Participants also visited an ethnographic museum in Ioannina, which houses among its collection, Jewish costumes and other Jewish objects. Before departing for Athens they went to see a memorial dedicated to the Jews of Ioannina who perished in the Holocaust.

Symposium participants spent the next few days in Athens where they heard several lectures and were introduced to the large and important collection of the Jewish Museum of Athens. Guiding participants through a selected part of the collection was the museum's founder, Nikos Stavroulakis, one of the symposium's guest lecturers. While packing up the collection for the move to its newly renovated home, curators of the museum were surprised and delighted to discover that it was considerably larger than they had thought (see Events).

A one-day trip to Rhodes brought visitors to the old Jewish quarter where participants visited the old Kahal Shalom Sephardi Synagogue and the cemetery. According to Stavroulakis, this synagogue with its four antique columns was built in 1575 and is the oldest surviving synagogue in Greece. The Center staff was disappointed to discover that the few remaining ritual objects, which they saw the previous year, were no longer to be found in the synagogue.

The town of Halkis claims a continuing Jewish presence for two thousand years, although this can not be substantiated. The eclectic style of the synagogue reflects the many changes and renovations which have been undertaken since the synagogue was rebuilt in its present form in 1854. The Romaniot synagogue has two entrances, and antique columns which were part of an older structure, divide the interior space. Although the Jewish community in Halkis is Romaniot, several tombstones in the old cemetery have names of Spanish origin. The cemetery also contains Ottoman tombstones, some dating from the sixteenth century. Community members are very proud of their cemetery, whose style of tombstones are unique in Greece, and therefore believed to be special and typically Romaniot. Center researchers, however, have seen similar tombstones in Morocco.

Although not much remains of its once flourishing Jewish community, many of the symposium participants accepted the Salonika Jewish community's invitation for an optional day of touring. The old Sephardi community of Salonika came to an abrupt end when most of its Jews were deported to Auschwitz during World War II. A new community of returning survivors was established here after the war. Community members who shared stories of the rich heritage of the old community graciously received participants.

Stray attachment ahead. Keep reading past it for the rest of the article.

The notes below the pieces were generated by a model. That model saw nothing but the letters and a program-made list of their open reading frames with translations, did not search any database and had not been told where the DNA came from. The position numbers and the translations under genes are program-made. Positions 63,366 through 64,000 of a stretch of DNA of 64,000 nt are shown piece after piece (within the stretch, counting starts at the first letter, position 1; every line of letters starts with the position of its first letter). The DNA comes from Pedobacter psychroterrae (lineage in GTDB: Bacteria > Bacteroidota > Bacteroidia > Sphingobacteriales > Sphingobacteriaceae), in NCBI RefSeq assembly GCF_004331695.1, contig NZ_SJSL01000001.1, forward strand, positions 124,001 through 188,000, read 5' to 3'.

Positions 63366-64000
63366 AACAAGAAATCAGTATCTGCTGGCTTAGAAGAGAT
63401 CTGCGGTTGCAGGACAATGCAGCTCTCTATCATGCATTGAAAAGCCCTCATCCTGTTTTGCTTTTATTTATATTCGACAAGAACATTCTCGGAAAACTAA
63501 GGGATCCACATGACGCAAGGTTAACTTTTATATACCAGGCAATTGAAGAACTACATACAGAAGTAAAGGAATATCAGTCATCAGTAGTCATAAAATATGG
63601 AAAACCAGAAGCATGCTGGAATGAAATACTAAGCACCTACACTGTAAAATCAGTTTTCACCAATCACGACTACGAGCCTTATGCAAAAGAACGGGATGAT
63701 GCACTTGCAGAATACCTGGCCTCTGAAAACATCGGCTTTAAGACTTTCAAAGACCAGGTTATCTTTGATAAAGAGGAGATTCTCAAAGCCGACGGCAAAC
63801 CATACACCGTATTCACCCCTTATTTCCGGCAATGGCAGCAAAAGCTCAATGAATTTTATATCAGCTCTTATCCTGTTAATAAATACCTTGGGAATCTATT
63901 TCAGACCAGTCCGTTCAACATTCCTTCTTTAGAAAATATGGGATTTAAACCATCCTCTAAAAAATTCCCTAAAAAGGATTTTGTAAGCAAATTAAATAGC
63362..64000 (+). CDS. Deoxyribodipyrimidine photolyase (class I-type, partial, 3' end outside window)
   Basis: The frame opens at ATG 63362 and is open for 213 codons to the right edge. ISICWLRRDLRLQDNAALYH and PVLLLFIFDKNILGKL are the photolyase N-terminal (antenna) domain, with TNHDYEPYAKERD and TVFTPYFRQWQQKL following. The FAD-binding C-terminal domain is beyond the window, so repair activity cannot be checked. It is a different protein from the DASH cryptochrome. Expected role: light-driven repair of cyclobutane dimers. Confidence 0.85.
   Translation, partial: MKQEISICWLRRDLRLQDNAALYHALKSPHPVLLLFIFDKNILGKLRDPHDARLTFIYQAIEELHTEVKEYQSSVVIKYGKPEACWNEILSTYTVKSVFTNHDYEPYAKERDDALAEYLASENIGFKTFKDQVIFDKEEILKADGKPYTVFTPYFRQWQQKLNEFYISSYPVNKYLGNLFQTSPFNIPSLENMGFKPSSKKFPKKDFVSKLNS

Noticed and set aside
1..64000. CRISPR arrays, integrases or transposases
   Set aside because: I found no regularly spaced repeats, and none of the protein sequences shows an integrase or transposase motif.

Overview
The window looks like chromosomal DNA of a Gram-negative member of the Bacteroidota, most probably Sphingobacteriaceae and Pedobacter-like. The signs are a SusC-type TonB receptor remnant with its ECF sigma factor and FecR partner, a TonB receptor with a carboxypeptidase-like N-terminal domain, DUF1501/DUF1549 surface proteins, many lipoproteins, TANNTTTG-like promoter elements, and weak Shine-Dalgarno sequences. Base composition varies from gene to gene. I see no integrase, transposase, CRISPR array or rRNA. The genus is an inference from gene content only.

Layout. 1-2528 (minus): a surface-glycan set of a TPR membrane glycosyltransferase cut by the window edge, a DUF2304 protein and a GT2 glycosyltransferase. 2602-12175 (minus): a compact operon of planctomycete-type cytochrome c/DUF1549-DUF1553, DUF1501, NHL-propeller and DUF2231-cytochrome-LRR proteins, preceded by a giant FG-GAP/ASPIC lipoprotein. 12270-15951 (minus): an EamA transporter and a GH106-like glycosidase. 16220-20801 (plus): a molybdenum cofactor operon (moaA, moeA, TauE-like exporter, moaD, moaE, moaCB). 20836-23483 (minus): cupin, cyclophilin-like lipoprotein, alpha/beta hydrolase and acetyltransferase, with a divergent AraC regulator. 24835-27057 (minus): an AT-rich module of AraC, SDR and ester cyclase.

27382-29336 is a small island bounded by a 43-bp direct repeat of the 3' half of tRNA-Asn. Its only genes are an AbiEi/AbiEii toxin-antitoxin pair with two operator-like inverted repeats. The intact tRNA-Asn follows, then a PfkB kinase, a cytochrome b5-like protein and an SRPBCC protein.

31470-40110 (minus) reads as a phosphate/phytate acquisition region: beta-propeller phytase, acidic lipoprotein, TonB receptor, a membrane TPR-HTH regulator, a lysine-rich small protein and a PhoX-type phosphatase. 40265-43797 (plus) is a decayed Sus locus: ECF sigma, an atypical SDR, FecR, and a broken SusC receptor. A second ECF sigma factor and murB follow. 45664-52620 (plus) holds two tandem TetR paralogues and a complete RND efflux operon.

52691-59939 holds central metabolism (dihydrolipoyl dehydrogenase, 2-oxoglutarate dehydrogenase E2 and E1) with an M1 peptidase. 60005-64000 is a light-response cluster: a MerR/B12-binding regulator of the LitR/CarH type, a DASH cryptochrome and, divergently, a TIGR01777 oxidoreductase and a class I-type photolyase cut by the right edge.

Interspersed with tours of the ancient Jewish communities and their artifacts were fascinating lectures about the history of the community, its architecture and ritual objects. Professor Yom Tov Assis treated our participants to several lectures including one on "Romaniot Jewry: Cultural and Religious Life" which described the Greek-speaking community, its distinct traditions and customs and how they differ from both the Ashkenazi and Sephardi communities.

In his lectures about ritual objects of the Jews of Greece, Professor Bezalel Narkiss described some of the special characteristics of the objects and rituals of the Sephardi, Romaniot and Italian communities. He also lectured about the shape, decoration and usage of an unusual Hanukkah lamp, which developed in Salonika during the seventeenth to twentieth centuries.

Symposium coordinator and Center Deputy Director Ruth Jacoby, presented lectures on the ancient synagogues and cemeteries of Greece.

Dr. Shalom Sabar enlightened our participants with information about Greek Hebrew Illuminated Manuscripts and ketubbot. He also presented a lecture on "Book Printing and Shabtai Zvi."

Architect Elias Messinas, who is a Ph.D. candidate at the National Technical University of Athens, gave a general lecture on synagogue architecture of Greece and its many influences from Jewish Spain to the Ottoman Empire. He also presented a photo exhibition of synagogues of Salonika.

Nikos Stavroulakis spoke in one lecture about liturgical textiles such as Torah curtains and Torah mantles and their iconographic and geographic significance, and in a second lecture about Jewish costumes of Greece.

Many of the cultural riches of the Jewish community of Greece were revealed during the symposium. However, we were also reminded that precious objects, if not closely guarded, tend to disappear. In the one-year interim since the Center began its work in Greece, we have seen evidence of this unfortunate trend, and we are reminded of the urgency for documenting objects in the small dwindling communities. Therefore, the Center hopes to send in the near future the first of three expeditions to document the Jewish art of Greece.